Exams at CBS

As a CBS student you will end each course with an exam. The exam form differs from course to course, so you will meet different kinds of exams during your studies, such as written sit-in exams or oral exams.

Exam forms

You can experience many different types of exams during your studies at CBS. The most common exam types are:
Written exams 

  • Projects: where you work with a theoretical problem or a case based on practice - either individually or in groups.
  • Shorter written exams: where you are given an assignment you have to answer within a limited time period e.g. 24-, 48- or 72-hour exam assignments.
  • Sit-in exams: where you show up at CBS and do a written exam typically in 4 hours - with or without exam aids.

Oral exams 

  • A presentation on a given topic.
  • A syllabus exam where you draw a question or topic to discuss - with or without preparation time. 
  • Oral defence of a written product. This could fx be a case based project or a paper written individually or in a group.

For most international students, oral exams are a new experience. An oral exam is an examination in the curriculum. It can sometimes start out with you giving a presentation you have prepared in advance. The oral exam takes the form of a dialogue between you and the examiners, and your whole curriculum can be included in the discussions.

Partial exams
In some courses at CBS, the exams are divided into partial exams. This means you do not finish the course with one overall exam after the teaching has ended, but that the exam is divided into several but smaller exams during the semester.

Compulsory activities
In some courses at CBS, you must pass one or more compulsory assignments in order to take the exam. The compulsory assignments can fx be an oral presentation, a written assignment or a multiple-choice test.
The purpose of the compulsory assignments is both to give you feedback on how well-versed you are in the syllabus up to that point, and to prepare you as best as possible for the upcoming exam.

Most common exam forms

The type of exams you will encounter the most depends on the programme you get enrolled into. On some programmes the students have more written sit-in exams, while students on other programmes more often might have to hand in a project and defend it at an oral exam afterwards.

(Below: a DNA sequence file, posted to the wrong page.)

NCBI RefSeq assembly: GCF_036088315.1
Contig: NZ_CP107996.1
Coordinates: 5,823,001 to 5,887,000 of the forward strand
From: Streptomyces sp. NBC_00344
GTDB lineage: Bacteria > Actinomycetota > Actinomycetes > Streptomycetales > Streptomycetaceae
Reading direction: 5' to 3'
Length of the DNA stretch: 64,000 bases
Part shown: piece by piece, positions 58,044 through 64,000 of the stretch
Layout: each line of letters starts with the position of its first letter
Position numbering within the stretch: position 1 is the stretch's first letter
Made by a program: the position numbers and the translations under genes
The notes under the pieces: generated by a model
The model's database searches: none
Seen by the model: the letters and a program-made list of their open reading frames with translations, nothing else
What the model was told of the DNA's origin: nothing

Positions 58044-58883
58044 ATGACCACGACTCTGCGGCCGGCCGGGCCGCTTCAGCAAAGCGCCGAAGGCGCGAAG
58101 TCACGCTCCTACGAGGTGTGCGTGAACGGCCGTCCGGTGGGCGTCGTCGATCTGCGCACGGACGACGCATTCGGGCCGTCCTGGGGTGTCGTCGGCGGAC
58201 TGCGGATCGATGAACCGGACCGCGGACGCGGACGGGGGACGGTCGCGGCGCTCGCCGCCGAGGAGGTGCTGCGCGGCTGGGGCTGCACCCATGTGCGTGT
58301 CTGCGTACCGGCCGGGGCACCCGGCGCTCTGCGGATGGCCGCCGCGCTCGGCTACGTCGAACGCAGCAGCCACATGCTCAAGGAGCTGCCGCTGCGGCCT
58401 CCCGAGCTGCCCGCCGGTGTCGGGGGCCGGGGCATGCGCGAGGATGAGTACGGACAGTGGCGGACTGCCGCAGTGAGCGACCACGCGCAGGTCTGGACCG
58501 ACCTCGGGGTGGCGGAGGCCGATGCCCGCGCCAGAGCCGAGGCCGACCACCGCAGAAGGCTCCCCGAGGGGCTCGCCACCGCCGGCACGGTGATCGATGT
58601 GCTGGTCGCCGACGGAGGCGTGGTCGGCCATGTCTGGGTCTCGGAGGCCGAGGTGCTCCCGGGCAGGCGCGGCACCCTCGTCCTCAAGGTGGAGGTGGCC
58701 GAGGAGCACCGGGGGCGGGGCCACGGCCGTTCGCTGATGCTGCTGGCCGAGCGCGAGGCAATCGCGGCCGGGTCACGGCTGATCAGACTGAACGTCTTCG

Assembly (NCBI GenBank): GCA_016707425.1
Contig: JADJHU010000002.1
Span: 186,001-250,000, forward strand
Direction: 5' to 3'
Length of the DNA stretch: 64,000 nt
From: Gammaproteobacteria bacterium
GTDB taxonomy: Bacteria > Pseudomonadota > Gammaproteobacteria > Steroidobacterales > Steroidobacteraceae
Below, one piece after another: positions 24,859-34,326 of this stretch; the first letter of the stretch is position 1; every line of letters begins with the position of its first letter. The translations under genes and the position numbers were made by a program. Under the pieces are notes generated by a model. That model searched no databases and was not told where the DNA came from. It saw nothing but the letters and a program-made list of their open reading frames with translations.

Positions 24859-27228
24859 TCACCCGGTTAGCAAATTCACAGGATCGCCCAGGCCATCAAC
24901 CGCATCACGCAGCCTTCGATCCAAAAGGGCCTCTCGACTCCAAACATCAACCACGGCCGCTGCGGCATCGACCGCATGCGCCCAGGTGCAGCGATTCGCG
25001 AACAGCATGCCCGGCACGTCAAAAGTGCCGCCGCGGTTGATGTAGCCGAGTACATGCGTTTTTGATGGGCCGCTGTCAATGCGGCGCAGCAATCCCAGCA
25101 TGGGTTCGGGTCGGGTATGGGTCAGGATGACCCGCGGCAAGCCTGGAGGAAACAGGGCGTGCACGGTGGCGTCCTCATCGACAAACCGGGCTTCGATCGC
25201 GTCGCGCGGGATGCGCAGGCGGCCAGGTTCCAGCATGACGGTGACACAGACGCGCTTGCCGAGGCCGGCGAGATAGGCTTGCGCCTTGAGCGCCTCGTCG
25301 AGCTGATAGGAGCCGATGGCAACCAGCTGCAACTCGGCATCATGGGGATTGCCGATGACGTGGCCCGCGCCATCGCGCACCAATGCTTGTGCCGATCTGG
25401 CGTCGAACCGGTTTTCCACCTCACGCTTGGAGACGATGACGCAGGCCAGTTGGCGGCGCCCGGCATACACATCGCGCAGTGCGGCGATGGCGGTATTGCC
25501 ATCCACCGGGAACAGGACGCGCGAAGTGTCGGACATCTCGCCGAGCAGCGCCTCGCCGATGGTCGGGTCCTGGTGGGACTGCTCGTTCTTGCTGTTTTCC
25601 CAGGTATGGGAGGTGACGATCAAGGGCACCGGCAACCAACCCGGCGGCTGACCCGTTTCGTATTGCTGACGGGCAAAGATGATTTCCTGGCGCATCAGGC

The exam form for a course is determined based on how to best examine the students in the course syllabus. Therefore, courses like microeconomics or statistics are most often written sit-in exams, where you have to do various calculation exercises to find the right result. In other courses such as marketing or organisational theory, where it is more about arguing your way to a solution, you often have to hand in a larger project report, which is then defended at an oral exam afterwards.

The most common exam forms therefore depend on the type of mandatory courses in a study programme and how to best examine the students in the course syllabus for each course. 

Individual and group exams

At CBS, you may experience both individual exams and group exams. At a group exam you usually write a project in collaboration with your fellow students. The project is often defended individually at an oral exam afterwards.

Sometimes your lecturer or the programme administration will place you in a group. Other times, you get to decide for yourself who you want to form a group with. In both cases, working in groups can be both challenging and very productive. 

Read more about group work at CBS

Exam attempts

At CBS you have 3 exam attempts in total to pass each course. So, if you do not pass an exam the first time, you have two more attempts to pass the course. Most students pass the exam the first time, but it can sometimes be necessary to use an extra exam attempt.


You are only assessed on your performance at the exam. Your grade is neither affected by attendance nor how active you are during class.

The exam assessment is usually on the 7-point grading scale. Some exams are however assessed on a pass/fail basis. The final grade is definite, which means that your fellow students’ exam efforts do not have any implications for your grade. The assessment of your performance is solely based on how well you meet the academic requirements specified for the relevant exam.

In Denmark, a 7-point grading scale is used. 12 is the highest grade possible, and 02 is the lowest passing grade. The Danish grading scale is compatible with the ECTS grading scale.

Read more about the Danish 7-point grading scale. 

Special conditions for exams

If you have a disability that prevents you from taking your exams on the same terms as your fellow students, you can apply for special conditions for exams.

Read more about special conditions for exams.

The page was last edited by: Web editor - Student Communications // 06/18/2024